It all culminated in that infamous ending, the one that has kept fight fans talking for 25 years and will keep them talking for decades to come. With seconds left in the final round, Taylor chased Chavez into a corner, thus falling squarely into Julio’s trap, who, with a swift motion, put Taylor against the ropes to clock him with a right cross and send him to the canvas. We bounded from our seats like ten dozen jumping jacks all released from their boxes at the same time. All around me people counted at the top of their lungs, “TRES!” while Taylor grabbed the ropes, “CUATRO!” Steele held up his fingers “CINCO!” in front of Taylor’s face “SEIS!” Then Taylor turned to his corner “SIETE!” while Steele yelled something at him “OCHO!” But the referee shook his head “NUEVE!” and hugged Taylor as if holding some abused victim. “DIEZ!!!”
And that was it.
Chavez celebrated onscreen, a dejected Taylor walked back to his corner, and his furious trainer rushed the ring. It was all over, for better or worse. My dad was in utter disbelief; a childlike, face-wide smile painted on his face. Whooping and high-fiving people all around him, he eventually turned to me and slapped my hand so hard it turned bright red. I didn’t care. I was ecstatic too. I had never experienced anything like that, and it’s possible I never will again. On a single night I discovered the magic of sports, realized my inner patriotism, did some major bonding with my dad, and got a hell of a story to tell next Monday at school: “Of course I saw the fight! I watched it with my dad! We kicked USA’s butt!”
In sports-writing, hyperbole is rampant: “Everything is on the line!” “This is do or die!” “It’s now or never!” But only a child can get so caught up in a sports moment that those assertions become literal truths, at least for a little while. Watching boxing as an adult–or any sport for that matter–takes away a huge chunk of the fun, because we’re aware of so many real-world, adult, no-fun factors while watching that they completely overwhelm the unadulterated passion through which a more innocent viewer experiences the same event. The world wouldn’t have ended for me, or for my dad, if Steele had allowed Taylor to hear the final bell and earn the points win he deserved. But in those dying seconds of round twelve it certainly felt that way to me.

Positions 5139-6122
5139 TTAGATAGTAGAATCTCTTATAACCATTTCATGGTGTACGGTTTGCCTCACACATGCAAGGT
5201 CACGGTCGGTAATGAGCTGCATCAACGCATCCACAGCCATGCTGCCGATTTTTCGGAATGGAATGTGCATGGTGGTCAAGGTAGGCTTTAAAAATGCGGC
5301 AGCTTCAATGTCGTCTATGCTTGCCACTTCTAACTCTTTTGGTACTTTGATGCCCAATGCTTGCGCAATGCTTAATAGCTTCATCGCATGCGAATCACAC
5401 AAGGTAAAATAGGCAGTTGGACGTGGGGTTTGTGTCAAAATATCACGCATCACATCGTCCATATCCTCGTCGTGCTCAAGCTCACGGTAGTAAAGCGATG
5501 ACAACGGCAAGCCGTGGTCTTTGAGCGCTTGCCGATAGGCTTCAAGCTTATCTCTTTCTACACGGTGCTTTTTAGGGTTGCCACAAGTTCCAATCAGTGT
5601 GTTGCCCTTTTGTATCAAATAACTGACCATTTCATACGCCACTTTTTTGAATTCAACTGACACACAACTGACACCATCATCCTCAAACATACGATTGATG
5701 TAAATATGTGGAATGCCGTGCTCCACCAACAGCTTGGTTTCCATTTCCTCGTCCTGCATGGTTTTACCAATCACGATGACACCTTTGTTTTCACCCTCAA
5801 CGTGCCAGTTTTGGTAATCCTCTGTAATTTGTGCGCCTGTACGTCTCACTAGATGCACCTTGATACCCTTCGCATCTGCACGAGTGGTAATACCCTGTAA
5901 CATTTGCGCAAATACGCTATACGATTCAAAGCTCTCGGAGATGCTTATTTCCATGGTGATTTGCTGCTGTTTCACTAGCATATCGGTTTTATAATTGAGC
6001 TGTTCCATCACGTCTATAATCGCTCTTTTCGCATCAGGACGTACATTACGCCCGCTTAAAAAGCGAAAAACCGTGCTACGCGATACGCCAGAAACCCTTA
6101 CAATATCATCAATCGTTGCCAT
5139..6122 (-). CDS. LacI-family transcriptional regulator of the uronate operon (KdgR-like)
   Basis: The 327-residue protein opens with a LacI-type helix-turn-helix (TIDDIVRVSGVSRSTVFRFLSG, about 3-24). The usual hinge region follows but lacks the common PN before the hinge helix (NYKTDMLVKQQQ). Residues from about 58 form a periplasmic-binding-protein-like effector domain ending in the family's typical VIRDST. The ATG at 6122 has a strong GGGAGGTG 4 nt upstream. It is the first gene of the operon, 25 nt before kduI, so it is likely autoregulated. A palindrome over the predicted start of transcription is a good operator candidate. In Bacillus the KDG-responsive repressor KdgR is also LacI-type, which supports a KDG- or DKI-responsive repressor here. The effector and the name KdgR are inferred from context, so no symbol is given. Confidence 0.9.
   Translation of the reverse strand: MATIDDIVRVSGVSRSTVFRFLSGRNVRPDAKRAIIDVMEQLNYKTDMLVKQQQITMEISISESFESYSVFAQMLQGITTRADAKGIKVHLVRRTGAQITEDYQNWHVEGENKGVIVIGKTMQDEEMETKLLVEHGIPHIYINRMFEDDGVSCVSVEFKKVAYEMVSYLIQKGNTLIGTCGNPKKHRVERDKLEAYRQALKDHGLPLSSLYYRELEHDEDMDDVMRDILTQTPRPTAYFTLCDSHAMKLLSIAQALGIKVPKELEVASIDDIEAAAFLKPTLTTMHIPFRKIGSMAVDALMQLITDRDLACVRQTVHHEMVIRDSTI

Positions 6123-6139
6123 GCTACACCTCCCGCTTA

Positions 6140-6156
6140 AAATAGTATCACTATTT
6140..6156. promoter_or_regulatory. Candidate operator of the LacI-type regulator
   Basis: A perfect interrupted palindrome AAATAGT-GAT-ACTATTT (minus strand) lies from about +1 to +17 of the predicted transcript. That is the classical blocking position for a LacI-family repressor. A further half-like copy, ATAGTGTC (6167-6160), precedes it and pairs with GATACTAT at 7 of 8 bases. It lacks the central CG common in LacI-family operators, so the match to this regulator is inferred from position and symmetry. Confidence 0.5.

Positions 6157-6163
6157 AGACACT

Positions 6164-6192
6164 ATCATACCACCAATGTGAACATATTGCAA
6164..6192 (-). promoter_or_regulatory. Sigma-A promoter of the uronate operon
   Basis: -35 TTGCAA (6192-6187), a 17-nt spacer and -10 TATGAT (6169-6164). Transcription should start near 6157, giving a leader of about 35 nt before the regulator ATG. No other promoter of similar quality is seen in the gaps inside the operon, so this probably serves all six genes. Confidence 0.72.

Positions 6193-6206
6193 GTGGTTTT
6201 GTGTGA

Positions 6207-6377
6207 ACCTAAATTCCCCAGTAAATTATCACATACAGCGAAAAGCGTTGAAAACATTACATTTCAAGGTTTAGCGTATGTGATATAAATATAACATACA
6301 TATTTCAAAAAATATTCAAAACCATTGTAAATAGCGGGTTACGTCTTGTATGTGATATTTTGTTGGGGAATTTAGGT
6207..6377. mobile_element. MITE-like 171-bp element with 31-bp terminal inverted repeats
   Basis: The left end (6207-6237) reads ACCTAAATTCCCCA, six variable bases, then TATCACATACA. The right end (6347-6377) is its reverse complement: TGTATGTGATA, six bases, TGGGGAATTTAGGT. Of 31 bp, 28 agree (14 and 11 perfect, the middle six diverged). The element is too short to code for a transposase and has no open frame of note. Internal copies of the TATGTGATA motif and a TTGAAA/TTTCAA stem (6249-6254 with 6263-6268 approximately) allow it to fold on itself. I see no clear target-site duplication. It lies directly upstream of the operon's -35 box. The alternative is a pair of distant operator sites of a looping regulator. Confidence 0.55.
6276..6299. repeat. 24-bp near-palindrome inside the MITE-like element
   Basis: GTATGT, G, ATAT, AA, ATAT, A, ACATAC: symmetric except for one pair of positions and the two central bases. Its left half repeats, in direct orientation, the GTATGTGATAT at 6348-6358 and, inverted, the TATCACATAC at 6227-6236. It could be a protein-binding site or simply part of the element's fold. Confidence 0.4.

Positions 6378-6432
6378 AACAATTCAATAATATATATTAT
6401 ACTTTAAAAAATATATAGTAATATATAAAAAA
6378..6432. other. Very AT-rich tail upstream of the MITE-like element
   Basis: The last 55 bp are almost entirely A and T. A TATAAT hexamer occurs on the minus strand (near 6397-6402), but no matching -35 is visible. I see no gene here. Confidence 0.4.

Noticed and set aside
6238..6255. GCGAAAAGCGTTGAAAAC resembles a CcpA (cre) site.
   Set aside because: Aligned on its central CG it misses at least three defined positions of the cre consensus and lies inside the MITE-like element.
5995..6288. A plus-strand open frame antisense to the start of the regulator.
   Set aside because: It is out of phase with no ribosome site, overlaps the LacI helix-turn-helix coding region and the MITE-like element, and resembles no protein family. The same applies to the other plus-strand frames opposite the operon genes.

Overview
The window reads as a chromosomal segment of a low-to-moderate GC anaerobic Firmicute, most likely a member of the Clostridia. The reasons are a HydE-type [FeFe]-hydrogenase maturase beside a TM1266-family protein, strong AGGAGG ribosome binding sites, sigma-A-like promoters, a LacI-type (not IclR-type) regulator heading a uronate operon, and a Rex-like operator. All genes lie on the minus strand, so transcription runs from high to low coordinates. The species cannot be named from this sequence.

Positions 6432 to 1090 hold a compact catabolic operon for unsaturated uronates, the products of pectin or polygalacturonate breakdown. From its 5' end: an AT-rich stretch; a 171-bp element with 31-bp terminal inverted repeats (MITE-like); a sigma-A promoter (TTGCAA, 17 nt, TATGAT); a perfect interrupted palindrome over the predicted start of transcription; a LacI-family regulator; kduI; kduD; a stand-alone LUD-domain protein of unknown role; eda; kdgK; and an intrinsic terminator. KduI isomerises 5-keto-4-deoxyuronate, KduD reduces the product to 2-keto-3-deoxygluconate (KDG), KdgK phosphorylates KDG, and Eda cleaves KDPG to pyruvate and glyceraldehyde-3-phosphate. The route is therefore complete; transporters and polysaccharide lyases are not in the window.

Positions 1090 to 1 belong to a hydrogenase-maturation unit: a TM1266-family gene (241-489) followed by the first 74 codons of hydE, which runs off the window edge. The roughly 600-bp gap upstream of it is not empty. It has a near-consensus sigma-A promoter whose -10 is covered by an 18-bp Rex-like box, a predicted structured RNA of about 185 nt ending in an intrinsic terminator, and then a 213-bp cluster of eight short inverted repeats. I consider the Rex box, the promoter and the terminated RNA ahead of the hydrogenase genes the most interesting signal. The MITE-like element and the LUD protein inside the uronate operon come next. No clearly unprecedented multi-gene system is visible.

That night awoke the boxing fan in me, but it also represented a peak in that fandom. Perhaps the highest peak. Thanks to Chavez’ and Taylor’s amazing display–coupled with the intense and suspenseful atmosphere in the restaurant–my excitement while watching a fight will never again be that strong or that pure, and isn’t that a little sad? From that moment on, the filter through which I enjoy boxing would only get more and more polluted by an increasing awareness of the politics and money that both propel and poison the so-called Sweet Science. Being oblivious to those factors is a luxury only children can afford.
Maybe this is just a twisted way of trying to justify what happened to Taylor that night, but each of us has a way of interpreting sporting events, and this is what I choose to take from that night: if nothing else good came of it, at least that thrilling battle between Taylor and Chavez marked me for life. If my dad hadn’t brought me to the restaurant, maybe I never would’ve become a fight fan. And while it’s true these days that boxing probably gives me–as it does many other fans–more headaches than joys, I wouldn’t trade my memory of March 17, 1990 for anything in the world. Just like when my dad asked me with a smile the next day if I would’ve preferred to play video games all night instead of watching the fight, I mustered all the incredulity I could get into a single look and then blurted out a resounding, “No way!” –Rafael Garcia